Gaura-Nitai looked very life-like during the next morning’s darsana.  I couldn’t stay for Bhagavatam class, however, because I had to buy my train ticket to Howrah.  The morning sunlight dazzled like liquid gold.  I saw a calf sucking on it’s mother’s udders from the bus window and remembered reading in Krsna Book that this was auspicious. This good omen must, in some way or other, be connected to my being accepted by my Spiritual Master.

I jumped off the bus at Churchgate Station, bought my ticket and danced through the crowd singing Hare Krishna.  Moving in this carefree spirit, I walked – or, rather, danced – into a young German couple leaning on their luggage at the foot of a large column.  The girl, Trinity, was about 25; and her companion, Kai, 35.  They were what you could call ‘techno-hippies’.  It was their first visit to India.  They asked me if I knew of any good guesthouses in Mumbai.  I made some suggestions.  I somehow ended up talking about ISKCON Chowpatty.  Trinity and Kai were so intrigued by my descriptions of this special place that they asked me to take them there.

The three of us bundled into a cab.  The cabe wove its way through the Mumbai traffic to Radha-Gopinath Mandir.  I took them to the Gift Shop and  Kai bought an Introduction To Bhagavad-gita As It Is.   Kai was mesmerized by the Temple.  He took me aside and whispered:  ‘I have definitely been to India before’.  Gopijanavallabha prabhu, from the guest department, showed the couple the Temple Room.  Trinity gazed at Radha-Gopinath while Kai walked around the Temple Room looking at pictures of Krishna’s pastimes.  Trinity covered her head with her scarf.  Gopijanavallabha looked at me and at her and said, ‘She respects the Temple etiquette’.  When I looked again, I noticed that tears were streaming down her cheeks.  Gopijanavallabha offered them some prasada.  I chatted some more with them before they left.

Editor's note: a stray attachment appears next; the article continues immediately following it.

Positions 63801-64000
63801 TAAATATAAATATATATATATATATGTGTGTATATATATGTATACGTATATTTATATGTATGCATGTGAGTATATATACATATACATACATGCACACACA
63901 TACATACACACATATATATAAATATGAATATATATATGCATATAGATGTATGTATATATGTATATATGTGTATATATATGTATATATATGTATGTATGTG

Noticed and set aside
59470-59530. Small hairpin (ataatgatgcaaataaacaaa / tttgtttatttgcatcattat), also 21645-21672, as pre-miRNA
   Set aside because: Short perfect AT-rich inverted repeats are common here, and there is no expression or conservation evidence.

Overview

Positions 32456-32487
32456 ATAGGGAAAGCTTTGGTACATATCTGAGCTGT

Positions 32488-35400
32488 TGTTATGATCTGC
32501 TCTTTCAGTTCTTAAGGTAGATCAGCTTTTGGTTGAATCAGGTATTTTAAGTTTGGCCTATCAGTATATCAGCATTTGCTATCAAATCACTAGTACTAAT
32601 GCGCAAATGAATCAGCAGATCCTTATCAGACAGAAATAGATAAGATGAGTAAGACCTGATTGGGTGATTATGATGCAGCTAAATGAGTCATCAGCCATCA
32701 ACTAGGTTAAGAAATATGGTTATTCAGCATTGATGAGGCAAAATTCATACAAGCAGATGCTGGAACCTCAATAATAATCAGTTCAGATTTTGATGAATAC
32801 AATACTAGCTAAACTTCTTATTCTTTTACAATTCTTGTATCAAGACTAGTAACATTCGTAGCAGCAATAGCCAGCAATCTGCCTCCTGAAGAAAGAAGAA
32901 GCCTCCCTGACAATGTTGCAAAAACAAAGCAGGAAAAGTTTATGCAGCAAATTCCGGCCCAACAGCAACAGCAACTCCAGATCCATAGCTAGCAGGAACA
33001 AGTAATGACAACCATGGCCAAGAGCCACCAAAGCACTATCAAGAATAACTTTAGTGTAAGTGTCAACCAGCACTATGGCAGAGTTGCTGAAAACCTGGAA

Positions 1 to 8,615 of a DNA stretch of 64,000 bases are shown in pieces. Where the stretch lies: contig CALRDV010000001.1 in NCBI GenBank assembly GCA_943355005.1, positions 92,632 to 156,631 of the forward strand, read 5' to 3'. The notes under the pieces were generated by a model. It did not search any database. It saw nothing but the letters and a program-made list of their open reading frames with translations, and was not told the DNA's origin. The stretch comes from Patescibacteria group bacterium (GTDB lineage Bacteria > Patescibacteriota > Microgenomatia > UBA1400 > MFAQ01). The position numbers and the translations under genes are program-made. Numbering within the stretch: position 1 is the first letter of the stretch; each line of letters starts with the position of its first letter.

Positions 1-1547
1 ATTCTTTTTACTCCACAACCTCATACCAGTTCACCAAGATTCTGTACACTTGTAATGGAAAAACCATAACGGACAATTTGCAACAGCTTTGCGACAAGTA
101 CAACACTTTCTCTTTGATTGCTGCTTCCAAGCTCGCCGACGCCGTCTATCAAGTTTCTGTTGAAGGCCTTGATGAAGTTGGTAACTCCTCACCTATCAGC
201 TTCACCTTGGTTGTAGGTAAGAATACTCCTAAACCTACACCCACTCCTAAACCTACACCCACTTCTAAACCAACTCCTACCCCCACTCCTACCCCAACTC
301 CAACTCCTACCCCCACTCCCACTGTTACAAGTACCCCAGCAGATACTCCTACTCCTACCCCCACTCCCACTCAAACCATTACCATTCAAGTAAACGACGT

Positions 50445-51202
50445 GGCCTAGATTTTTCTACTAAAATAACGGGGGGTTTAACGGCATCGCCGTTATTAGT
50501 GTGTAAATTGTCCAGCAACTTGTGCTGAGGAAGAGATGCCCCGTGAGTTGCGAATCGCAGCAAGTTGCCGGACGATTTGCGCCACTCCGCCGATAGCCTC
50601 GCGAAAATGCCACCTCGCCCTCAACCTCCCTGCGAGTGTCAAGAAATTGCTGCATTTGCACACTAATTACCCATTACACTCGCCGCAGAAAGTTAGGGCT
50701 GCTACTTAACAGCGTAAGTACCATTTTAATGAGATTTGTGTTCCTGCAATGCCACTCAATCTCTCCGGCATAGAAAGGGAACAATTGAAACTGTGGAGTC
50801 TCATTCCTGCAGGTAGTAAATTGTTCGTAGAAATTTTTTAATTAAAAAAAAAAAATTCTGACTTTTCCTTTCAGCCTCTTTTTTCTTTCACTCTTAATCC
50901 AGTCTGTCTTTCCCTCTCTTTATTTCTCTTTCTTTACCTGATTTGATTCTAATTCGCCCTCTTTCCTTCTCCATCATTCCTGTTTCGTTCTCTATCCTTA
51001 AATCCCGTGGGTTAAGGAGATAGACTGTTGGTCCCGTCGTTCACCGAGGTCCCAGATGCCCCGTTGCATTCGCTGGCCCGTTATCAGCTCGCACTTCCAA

I washed my cloth, shaved and showered.  It was difficult saying goodbye to my friends.  I met Sankirtan prabhu in the passage and said, ‘Yes, absence makes the heart grow fonder.  I am going to miss you’.  He gently smiled and moved his head from side to side.  Dauji prabhu packed some prashadam for me.  I was now in a state.  I took darsana of Radha-Gopinatha, and packed my bags.  I felt hollow inside.  Had I really accomplished, as my Gurumaharaja had asked, what I had set out to achieve here in India?  I suddenly felt detached from everything.  Was this how a rich person feels towards the objects of wealth?  I suddenly felt very removed, in spirit, from Chowpatty.  I was leaving.  Being transported.  And feelings of separation were beginning to take hold.

I rushed downstairs to fetch my prasada.  I placed my luggage near the front of the Temple and began to say goodbye to my friends from the asrama.  It suddenly dawned on me that I had forgotten to offer my obeisances to Maharaja. I wanted to run upstairs but the devotees said, ‘There he is!’  Maharaja was walking by the Laxmi-Narayana Temple.  I offered my obeisances to him.  Maharaja asked, in a somewhat tentative manner, ‘So, are you going now?’  ‘Yes.  I am taking the train to Howrah’.  Maharaja looked at Krishna-Balarama and the small group and said, ‘This is not the first time we are saying goodbye’. ‘Maharaja, please pray that I can always be steady’, I entreated.  Maharaja said, ‘Yes.  Always’.  Maharaja looked at Krishna Balarama and said, ‘Give him your blessings’.  He began to ascend the metal staircase.